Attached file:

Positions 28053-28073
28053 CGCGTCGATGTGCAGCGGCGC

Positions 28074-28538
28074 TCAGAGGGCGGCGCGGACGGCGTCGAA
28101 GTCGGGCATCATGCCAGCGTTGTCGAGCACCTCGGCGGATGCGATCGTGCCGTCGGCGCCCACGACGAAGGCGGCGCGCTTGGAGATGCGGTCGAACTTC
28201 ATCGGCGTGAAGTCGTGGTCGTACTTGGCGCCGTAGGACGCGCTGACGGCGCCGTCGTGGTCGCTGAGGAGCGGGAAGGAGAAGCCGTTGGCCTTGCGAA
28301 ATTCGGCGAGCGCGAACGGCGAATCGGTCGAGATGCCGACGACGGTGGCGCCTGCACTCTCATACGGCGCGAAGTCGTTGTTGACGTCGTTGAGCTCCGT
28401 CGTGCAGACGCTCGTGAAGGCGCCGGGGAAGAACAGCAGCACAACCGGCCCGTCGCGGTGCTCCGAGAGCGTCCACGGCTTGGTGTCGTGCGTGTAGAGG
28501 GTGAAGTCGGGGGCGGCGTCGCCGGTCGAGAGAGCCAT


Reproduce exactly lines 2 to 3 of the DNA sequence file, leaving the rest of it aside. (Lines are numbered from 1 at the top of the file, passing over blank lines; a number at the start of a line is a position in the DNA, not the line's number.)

28053 CGCGTCGATGTGCAGCGGCGC

Positions 28074-28538